On the Eve of Change
It’s 10:04 p.m. My wife and younger children are fast asleep, while the rest of the house is a chorus of muffled teenage voices playing games online in their rooms. My Rhodesian ridgeback is snoring loudly on the floor next to me, and the hum of my MacBook fan fills the air. My mind races on the eve of my longest-tenured product manager’s last day with Paychex. The thoughts pouring through my head are not of what’s next, but of how we got here.
Her journey. Our relationship. It’s all a microcosm of the good and bad of this century’s technology community. Two plus decades ago, IT departments were forming at many companies by recruiting high-potential employees across the organization who had little-to-no formal technology background. Then, colleges exploded with computer science programs and the candidate pool was overflowing with purebred technologists – or at least people who had a paper that proclaimed they were. We stopped even looking at resumes that didn't have the degrees, certifications, and programming languages we came to expect. IT became…exclusive. And I embraced it.
The working relationship I had with Abbie started long before she reported to me. We first crossed paths in the mid-2000s when she was in the Paychex service organization. I thought I was a hot-shot software developer, coming in to present to her team all the cool things we were doing for the clients they supported. Fast forward to 2017, and we were both in technology-focused product roles, leading elements of our next gen client-facing platform, Paychex Flex®. Some organizational changes occurred, and it was decided Abbie was being promoted to a product manager, reporting to me. I was resistant. She had no formal education in technology. She never designed or coded any of our applications. How could she be the leader I needed? Spoiler alert: I was an idiot.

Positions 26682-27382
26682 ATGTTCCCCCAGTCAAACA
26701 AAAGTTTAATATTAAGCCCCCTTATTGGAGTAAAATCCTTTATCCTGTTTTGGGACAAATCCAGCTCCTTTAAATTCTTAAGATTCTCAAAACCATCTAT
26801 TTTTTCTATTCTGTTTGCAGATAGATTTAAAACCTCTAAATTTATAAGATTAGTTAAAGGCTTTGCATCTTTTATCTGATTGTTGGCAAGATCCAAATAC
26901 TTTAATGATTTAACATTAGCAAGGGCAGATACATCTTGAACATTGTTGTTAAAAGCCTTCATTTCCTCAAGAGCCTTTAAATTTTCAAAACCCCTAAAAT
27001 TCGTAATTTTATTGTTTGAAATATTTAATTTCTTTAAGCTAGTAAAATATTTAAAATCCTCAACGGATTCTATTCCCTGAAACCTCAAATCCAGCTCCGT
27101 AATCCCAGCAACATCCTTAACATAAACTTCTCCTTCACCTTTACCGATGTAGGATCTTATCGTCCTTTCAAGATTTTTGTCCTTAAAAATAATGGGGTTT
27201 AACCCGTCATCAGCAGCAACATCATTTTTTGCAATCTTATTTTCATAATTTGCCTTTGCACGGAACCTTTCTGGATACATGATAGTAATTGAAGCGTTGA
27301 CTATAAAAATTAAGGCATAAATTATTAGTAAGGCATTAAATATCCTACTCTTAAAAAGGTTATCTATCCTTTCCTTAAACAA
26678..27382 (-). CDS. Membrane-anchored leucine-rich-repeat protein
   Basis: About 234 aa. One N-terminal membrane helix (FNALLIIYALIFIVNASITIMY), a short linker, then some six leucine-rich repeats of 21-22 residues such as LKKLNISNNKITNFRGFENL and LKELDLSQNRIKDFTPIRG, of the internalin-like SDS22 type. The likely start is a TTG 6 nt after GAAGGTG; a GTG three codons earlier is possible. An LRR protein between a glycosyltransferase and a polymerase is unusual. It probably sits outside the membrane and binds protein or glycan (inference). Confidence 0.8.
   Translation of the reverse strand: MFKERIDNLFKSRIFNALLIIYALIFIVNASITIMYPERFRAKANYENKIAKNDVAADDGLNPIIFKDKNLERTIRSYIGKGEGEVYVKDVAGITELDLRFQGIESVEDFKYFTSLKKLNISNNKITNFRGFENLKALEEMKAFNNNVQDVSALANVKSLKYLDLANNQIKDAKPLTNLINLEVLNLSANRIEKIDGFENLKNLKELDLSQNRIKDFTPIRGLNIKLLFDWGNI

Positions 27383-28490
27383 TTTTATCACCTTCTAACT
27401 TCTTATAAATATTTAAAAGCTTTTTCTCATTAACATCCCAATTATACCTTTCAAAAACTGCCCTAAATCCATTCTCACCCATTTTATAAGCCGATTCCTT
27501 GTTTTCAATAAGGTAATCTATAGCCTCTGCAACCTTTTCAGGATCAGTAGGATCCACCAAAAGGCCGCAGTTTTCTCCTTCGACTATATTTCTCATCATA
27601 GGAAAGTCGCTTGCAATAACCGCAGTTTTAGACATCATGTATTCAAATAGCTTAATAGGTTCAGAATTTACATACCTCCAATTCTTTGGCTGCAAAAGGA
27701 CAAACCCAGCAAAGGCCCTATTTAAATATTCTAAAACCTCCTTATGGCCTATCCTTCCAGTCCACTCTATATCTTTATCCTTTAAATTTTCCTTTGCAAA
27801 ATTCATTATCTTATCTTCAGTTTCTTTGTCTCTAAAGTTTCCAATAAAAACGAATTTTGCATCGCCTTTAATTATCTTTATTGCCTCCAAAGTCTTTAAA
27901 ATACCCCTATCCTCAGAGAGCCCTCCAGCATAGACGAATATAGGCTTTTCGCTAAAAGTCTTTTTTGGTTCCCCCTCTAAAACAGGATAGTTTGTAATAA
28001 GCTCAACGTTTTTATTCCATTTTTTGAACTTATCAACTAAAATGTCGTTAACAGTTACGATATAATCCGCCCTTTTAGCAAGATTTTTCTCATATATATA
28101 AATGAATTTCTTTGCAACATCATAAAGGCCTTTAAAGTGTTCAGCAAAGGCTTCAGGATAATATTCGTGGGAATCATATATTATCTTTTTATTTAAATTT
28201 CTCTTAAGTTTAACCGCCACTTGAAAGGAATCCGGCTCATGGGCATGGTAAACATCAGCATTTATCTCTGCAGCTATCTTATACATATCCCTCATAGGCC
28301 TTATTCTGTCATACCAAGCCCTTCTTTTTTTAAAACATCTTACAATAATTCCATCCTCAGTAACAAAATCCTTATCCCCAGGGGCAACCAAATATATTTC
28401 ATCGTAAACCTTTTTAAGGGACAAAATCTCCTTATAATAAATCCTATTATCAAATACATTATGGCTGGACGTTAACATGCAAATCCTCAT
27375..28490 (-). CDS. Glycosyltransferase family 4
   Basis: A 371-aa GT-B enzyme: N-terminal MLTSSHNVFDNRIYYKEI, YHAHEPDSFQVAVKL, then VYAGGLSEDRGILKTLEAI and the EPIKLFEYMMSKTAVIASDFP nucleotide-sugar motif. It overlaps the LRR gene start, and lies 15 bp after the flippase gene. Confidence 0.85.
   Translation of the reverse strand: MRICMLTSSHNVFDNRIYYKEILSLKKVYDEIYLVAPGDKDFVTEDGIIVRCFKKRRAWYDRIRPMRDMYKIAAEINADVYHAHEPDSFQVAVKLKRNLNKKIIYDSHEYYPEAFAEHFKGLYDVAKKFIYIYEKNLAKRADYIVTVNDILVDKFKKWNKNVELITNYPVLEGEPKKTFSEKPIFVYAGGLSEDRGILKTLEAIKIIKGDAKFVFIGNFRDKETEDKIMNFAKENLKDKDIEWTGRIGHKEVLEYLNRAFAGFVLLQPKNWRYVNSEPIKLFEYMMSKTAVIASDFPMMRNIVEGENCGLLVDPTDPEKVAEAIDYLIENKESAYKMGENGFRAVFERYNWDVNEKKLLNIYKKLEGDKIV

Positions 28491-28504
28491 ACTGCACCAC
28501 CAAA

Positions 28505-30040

Over the past three years, my responsibilities have changed immensely, but more importantly my perspective has too. More than anything else, I’ve realized Abbie is today’s IT. She went from starting as a 401(k) specialist to leading our UX content team and enterprise data/services strategy. Now, she’s on to her next venture leading the digital transformation for SmartPak's digital commerce website. A lot of people would look at the situation and think that it was me educating Abbie the past several years and getting her ready to take the leap. The fact of the matter is that I have been the student. I’m a dreamer. Abbie is a doer. She didn’t always know she was doing it, but Abbie taught me about balance and reining creativity into innovation.
You don’t need a specific degree to be a technologist, and you certainly don’t need a particular job title. IT is a melting pot of people who are passionate about making a difference through technology, and sometimes passion and someone giving you a shot is all it takes.
Technology can be taught… and IT doesn’t need to be exclusive anymore.
Editor’s Note: Since publishing this article, Abbie has returned to Nathan’s team as a senior manager of platform strategy.